Clinical Use of Aspirin in Patients with non-ST-Elevation ACS

Aspirin remains the cornerstone of anti-platelet therapy for patients with non-ST-elevation ACS. It should be administered as early as possible to all patients, unless there is history of severe intolerance. The American Heart Association/American College of Cardiology guidelines give a Class I recommendation for the administration of 162 mg to 325 mg of aspirin in the acute setting to patients (with no contraindications to aspirin) presenting with non-ST-segment elevation ACS, preferably chewing the first dose of a rapidly absorbable, nonenteric coated formulation to rapidly establish a high blood level; and thereafter, 75-160 mg of aspirin (enteric or nonenteric) per day, indefinitely. A thienopyridine, preferably clopidogrel, should be administered to patients who are unable to take aspirin because of hypersensitivity or severe gastrointestinal intolerance (63).


ADP was identified more than 40 yr ago as a mediator derived from erythrocytes that could affect platelet adhesion and aggregation (64). In fact, in the thrombotic milieu, ADP is released from erythrocytes that are lysed as they are subjected to high shear stress that may result from a severely stenotic lesion. In addition, ADP is present in platelet dense granules and is released upon activation, thus amplifying the aggregation and activation responses in both, an autocrine and paracrine fashion. ADP acts in syn ergy with other platelet agonists and potentiates most aggregation responses, even of weak agonists, such as serotonin, epinephrine (65), or chemokines (66). Thus, ADP is a necessary cofactor for the normal activation and aggregation of platelets. Further observations pointing to the central role of ADP in hemostasis is the profound impact ADP-removing enzymes have on platelet aggregation (68), or the bleeding diatheses observed in patients with genetic defects of ADP receptors, or in those who have dense granules deficient in ADF (68). Therefore, it is not surprising that platelet ADP receptors are potential targets for antithrombotic or pharmacologic interventions.

Platelet ADP Receptors

Transduction of the signal elicited by ADP involves a rise in free cytoplasmic calcium due to an influx of this cation from the extracellular medium, as well as the mobilization of the internal calcium stores and a concomitant inhibition of adenylyl cyclase (68). Although, based on pharmacological studies, MacFarlane proposed in 1983 the existence of two distinct ADP receptors, one mediating platelet shape change and aggregation and the other the inhibition of adenylyl cyclase (69), it was not until quite recently that the main platelet ADP receptors, which are essential in the normal aggregation process, were cloned and further characterized. These receptors can be divided into two groups: the G protein-coupled receptors, termed P2Y, and the ion-gated channel receptors termed P2X.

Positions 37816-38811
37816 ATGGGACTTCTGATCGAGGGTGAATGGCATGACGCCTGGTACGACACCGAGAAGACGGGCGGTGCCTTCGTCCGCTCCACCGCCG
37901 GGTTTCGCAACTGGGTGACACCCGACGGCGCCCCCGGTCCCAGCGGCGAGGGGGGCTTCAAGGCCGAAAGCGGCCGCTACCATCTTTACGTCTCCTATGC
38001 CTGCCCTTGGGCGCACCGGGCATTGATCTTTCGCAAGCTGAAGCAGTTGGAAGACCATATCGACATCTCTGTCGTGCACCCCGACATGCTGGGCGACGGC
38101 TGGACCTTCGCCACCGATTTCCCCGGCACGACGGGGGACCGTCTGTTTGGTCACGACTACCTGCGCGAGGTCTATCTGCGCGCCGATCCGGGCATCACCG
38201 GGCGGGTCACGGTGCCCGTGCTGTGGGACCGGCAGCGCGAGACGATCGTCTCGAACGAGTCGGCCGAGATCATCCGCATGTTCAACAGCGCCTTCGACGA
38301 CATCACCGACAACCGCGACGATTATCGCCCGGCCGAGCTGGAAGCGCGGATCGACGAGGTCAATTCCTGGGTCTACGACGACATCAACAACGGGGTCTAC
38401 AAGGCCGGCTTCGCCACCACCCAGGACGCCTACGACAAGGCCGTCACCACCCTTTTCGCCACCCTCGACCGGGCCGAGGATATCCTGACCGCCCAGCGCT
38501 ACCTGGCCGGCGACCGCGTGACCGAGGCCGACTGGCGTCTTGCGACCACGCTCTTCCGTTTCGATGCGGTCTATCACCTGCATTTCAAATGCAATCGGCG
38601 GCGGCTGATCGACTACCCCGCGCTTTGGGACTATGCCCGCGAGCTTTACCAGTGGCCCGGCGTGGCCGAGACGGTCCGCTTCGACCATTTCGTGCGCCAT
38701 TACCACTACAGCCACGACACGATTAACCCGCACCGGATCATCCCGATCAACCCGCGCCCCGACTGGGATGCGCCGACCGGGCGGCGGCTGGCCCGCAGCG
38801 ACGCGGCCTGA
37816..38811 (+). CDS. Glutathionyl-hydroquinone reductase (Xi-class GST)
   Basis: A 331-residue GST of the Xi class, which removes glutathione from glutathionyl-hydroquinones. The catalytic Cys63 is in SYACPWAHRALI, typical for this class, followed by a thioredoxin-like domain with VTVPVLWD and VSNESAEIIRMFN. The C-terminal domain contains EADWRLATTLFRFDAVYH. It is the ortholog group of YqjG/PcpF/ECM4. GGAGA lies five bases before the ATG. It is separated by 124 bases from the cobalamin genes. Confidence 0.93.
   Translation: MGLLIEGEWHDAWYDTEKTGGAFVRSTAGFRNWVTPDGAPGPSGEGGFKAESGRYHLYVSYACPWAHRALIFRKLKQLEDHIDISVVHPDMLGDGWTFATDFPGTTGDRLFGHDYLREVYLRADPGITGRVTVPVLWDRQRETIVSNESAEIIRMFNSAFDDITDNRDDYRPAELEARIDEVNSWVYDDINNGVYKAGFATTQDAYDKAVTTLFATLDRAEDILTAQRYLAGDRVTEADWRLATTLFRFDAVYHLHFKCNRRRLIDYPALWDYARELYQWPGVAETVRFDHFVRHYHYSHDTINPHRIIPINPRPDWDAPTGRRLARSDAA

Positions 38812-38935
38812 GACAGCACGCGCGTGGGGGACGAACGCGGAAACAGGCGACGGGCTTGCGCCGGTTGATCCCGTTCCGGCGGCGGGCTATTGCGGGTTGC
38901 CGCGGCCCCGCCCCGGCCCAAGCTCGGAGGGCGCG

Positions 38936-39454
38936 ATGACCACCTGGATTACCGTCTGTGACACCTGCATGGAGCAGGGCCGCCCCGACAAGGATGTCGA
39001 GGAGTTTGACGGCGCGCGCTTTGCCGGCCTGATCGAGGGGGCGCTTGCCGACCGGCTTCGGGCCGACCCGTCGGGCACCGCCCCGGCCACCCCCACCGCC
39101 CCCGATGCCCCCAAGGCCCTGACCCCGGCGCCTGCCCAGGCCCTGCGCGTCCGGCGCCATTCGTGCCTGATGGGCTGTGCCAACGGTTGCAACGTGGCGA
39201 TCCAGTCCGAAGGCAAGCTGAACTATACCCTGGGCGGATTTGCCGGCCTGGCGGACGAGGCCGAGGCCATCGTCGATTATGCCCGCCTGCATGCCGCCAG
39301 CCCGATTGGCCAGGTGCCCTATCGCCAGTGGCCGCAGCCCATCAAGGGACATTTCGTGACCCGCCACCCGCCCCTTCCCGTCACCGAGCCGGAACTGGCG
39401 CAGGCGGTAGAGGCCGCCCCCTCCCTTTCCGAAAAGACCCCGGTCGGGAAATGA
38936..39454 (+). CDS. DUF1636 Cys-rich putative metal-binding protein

P2Yj, a G protein-coupled receptor that activates Gq, was the first of the P2 (puriner-gic) receptors to be cloned (70). Nevertheless, it soon became apparent that another ADP receptor was involved in ADP-induced platelet aggregation, as selective antagonists to P2Y1 had no effect whatsoever on ADP-induced inhibition of platelet adenylyl cyclase, which is stimulated by anti-aggregatory mediators, such as prostacyclin or nitric oxide. Indeed, several groups nearly simultaneously published their observations showing that P2Y1 is necessary but not sufficient for platelet aggregation (71,72). Definitive evidence of the existence of an ADP receptor coupled to adenylyl cyclase inhibition came from studies using P2Y1 knock-out mice, in which platelet shape change and aggregation in response to ADP were abolished, whereas adenylyl cyclase production of cyclic AMP was unaffected (73).

The ADP receptor that remained to be identified was expected to also be of the purinoceptor P2Y superfamily, since ADP is known to activate the heterotrimeric Gi2 protein. Depending on the author, this receptor was termed P2YADP, P2TAC, or P2cyc (68). Very recently, this elusive receptor was cloned (74). Sequence analysis identified the new receptor of the P2Y family and termed it P2Y12. As expected, ADP stimulation of cells expressing only P2Y12 led to adenylyl cyclase inhibition, a phenomenon reversed by treatment of these cells with selective P2Y12 antagonists (74,75). Even though P2Y12 was very recently identified, this is the receptor targeted by the clinically used platelet ADP receptor antagonists, the thienopyridines: ticlopidine and clopidogrel.

The third ADP receptor expressed on platelets is P2X1, an ATP-gated ion channel and a member of the ionotropic receptor superfamily involved in platelet shape-change upon stimulation (76). This receptor is responsible for the rapid entry of calcium ions from the extracellular medium to the platelet upon ADP cell stimulation and is broadly expressed on a variety of tissues, specifically on excitable cells such as neurons and muscle cells. As opposed to the P2Y receptors, mice deficient in P2X1 demonstrate no obvious hemostatic defects (77). Future studies will define the precise role of this recep-

Table 3

Platelet Purinergic Receptorsa

Table 3

Platelet Purinergic Receptorsa